"Drug deaths are rising very rapidly for this group (although not as fast as at slightly older ages) and opioid analgesics and particularly heroin and fentanyl are the most important contributors," Dr. Christopher Ruhm, author of a recent University of Virginia study which found the national overdose crisis may be even worse than reported, wrote in an email to NBC News.

Ruhm said he expects the death toll for 15- to 19-year-olds will likely be higher after the CDC compiles its figures for 2016 and 2017.

"Not, primarily, because of opioid analgesics but rather because of rapid growth in deaths due to heroin and (often unintentionally) fentanyl use," he wrote. "Prescription opioids have played a role in all of this earlier, particularly in establishing patterns that led to increased heroin use."

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http://www.nbcnews.com/storyline/americas-heroin-epidemic/teen-drug-overdoses-doubled-1999-2015-cdc-reveals-n793006

10 Things My Chronic Illness Taught My Children - The New York Times

My children have a mother with a chronic illness. They live with my rheumatoid arthritis just as much as I do. I was given my diagnosis when all three of them were young, and since then I've spent a lot of time worrying about what the daily uncertainty of my condition would mean to them, and whether it would affect their development.

They are all teenagers now, one getting ready for college, and I can attest that my illness has indeed affected them. Here's how.

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https://www.nytimes.com/2017/08/16/opinion/chronic-rheumatoid-arthritis-children.html?

Monday, August 14, 2017

IBM Watson Makes a Treatment Plan for Brain-Cancer Patient in 10 Minutes; Doctors Take 160 Hours - IEEE Spectrum

A new study, in which IBM Watson took just 10 minutes to analyze a brain-cancer patient's genome and suggest a treatment plan, demonstrates the potential of artificially intelligent medicine to improve patient care. But although human experts took 160 hours to make a comparable plan, the study's results weren't a total victory of machine over humans.

The patient in question was a 76-year-old man who went to his doctor complaining of a headache and difficulty walking. A brain scan revealed a nasty glioblastoma tumor, which surgeons quickly operated on; the man then got three weeks of radiation therapy and started on a long course of chemotherapy. Despite the best care, he was dead within a year. While both Watson and the doctors analyzed the patient's genome to suggest a treatment plan, by the time tissue samples from his surgery had been sequenced the patient had declined too far.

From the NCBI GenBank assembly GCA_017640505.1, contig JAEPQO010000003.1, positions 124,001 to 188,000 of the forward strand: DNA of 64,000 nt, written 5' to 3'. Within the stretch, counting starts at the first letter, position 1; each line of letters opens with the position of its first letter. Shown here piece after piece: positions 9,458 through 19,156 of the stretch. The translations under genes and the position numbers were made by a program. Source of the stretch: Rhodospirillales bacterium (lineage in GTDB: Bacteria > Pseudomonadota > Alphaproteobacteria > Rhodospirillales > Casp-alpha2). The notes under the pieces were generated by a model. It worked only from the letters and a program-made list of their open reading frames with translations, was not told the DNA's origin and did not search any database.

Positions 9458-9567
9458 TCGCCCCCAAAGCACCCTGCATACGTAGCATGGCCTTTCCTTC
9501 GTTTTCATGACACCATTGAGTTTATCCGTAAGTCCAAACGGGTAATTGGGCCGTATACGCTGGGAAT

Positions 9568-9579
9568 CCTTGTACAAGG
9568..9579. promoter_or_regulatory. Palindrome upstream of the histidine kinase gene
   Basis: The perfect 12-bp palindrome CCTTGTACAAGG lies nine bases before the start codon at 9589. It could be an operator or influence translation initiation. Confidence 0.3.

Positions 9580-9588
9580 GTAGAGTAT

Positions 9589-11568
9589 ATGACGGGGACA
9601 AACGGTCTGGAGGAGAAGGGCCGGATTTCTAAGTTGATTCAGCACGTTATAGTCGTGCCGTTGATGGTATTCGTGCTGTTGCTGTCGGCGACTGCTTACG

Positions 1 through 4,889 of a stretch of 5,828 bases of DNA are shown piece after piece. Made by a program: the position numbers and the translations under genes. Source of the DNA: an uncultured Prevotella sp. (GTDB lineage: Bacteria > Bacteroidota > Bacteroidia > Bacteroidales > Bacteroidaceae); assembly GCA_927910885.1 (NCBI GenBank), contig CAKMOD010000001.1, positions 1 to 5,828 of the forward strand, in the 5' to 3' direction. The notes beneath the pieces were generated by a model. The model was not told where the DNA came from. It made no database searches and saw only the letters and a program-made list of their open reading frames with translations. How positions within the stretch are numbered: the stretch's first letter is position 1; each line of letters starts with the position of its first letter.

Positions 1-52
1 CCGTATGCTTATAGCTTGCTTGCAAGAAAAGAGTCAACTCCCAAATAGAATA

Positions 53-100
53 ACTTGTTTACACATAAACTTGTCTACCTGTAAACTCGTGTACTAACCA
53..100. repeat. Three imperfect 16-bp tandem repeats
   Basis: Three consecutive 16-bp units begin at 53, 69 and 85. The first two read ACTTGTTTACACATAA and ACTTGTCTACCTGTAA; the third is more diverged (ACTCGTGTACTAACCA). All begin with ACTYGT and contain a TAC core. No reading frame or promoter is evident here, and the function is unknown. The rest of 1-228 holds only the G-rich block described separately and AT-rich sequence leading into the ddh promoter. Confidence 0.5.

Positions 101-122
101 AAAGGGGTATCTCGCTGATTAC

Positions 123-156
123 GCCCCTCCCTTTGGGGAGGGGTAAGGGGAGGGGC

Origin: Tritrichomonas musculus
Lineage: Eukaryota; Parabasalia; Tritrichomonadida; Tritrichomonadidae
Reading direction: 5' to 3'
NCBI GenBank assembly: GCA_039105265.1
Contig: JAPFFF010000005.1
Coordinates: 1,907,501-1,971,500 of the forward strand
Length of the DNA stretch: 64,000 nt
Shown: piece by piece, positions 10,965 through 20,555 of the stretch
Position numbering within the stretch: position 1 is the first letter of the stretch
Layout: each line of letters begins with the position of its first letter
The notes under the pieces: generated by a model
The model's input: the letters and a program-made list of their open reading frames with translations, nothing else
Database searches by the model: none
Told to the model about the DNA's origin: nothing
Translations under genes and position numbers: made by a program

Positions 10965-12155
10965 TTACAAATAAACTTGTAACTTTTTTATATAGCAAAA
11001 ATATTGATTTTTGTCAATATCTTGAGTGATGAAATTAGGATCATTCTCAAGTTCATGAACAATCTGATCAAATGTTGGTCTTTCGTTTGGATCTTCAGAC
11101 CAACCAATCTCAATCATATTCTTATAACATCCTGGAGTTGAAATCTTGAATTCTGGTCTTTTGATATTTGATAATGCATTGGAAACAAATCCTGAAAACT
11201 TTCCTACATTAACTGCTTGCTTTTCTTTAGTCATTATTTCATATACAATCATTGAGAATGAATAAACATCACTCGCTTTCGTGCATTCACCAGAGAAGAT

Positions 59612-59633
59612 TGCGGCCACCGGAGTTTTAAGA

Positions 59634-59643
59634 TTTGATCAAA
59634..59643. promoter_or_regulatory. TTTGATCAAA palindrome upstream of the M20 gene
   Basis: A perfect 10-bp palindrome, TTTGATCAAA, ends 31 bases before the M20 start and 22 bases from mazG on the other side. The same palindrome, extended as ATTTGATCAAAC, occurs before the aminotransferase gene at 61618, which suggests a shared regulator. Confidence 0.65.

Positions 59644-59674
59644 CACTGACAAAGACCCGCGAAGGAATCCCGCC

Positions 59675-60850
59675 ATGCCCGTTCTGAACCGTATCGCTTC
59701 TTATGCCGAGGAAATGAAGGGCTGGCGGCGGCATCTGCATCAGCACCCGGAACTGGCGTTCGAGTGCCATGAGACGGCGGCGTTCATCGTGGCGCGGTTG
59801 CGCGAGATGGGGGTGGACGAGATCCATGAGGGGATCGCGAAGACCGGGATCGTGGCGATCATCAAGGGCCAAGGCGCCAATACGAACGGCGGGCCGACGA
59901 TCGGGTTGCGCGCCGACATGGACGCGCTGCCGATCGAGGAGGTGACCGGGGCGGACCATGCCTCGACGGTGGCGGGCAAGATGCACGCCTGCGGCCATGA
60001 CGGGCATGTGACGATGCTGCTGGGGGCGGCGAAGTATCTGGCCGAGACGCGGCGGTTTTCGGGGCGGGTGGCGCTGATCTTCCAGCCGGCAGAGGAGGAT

IBM has been outfitting Watson, its "cognitive computing" platform, to tackle multiple challenges in health care, including an effort to speed up drug discovery and several ways to help doctors with patient care. In this study, a collaboration with the New York Genome Center (NYGC), researchers employed a beta version of IBM Watson for Genomics.

IBM Watson's key feature is its natural-language-processing abilities. This means Watson for Genomics can go through the 23 million journal articles currently in the medical literature, government listings of clinical trials, and other existing data sources without requiring someone to reformat the information and make it digestible. Other Watson initiatives have also given the system access to patients' electronic health records, but those records weren't included in this study.

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http://spectrum.ieee.org/the-human-os/biomedical/diagnostics/ibm-watson-makes-treatment-plan-for-brain-cancer-patient-in-10-minutes-doctors-take-160-hours

Sunday, August 13, 2017

Forever Yesterday: Peering Inside My Mom’s Fading Mind

Every time I talk to my mom on the phone, just as I'm getting ready to say goodbye, she slips in an abrupt update about her parents — my grandparents. Sometimes they're in Switzerland. Sometimes they're in Loma, Montana. Sometimes they've gotten "mixed up with bad people." Sometimes they've completely disappeared or died mysteriously. Sometimes it sounds like a government conspiracy — a murder plot. At first, I didn't know what to say in return. I'd ask how they died or what they were doing in Switzerland. In more recent conversations, I tried to place her back in reality. I'd say, "Mom, your parents have been dead for forty years." I'd ask her how old they were and she would say 60, 70, or 75. She's not sure. She says that all the time: I'm not sure. "How old are you?" I ask, and she laughs and says, "Oh, I think I'm about 25." Once she said she was 18. She's actually 88 years old.

For about two years now, my mother has been fighting with Alzheimer's and the dementia that comes from that disease. She's had years of struggle with diabetes and epilepsy — but her mental condition was always sharp. A lifelong democrat and the mother of six, Patsy loved sewing, making quilts, reading mystery novels, and watching Seattle Mariners baseball while enjoying a Pepsi (never Coke). I am her youngest son.

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https://longreads.com/2017/08/11/forever-yesterday-peering-inside-my-moms-fading-mind/?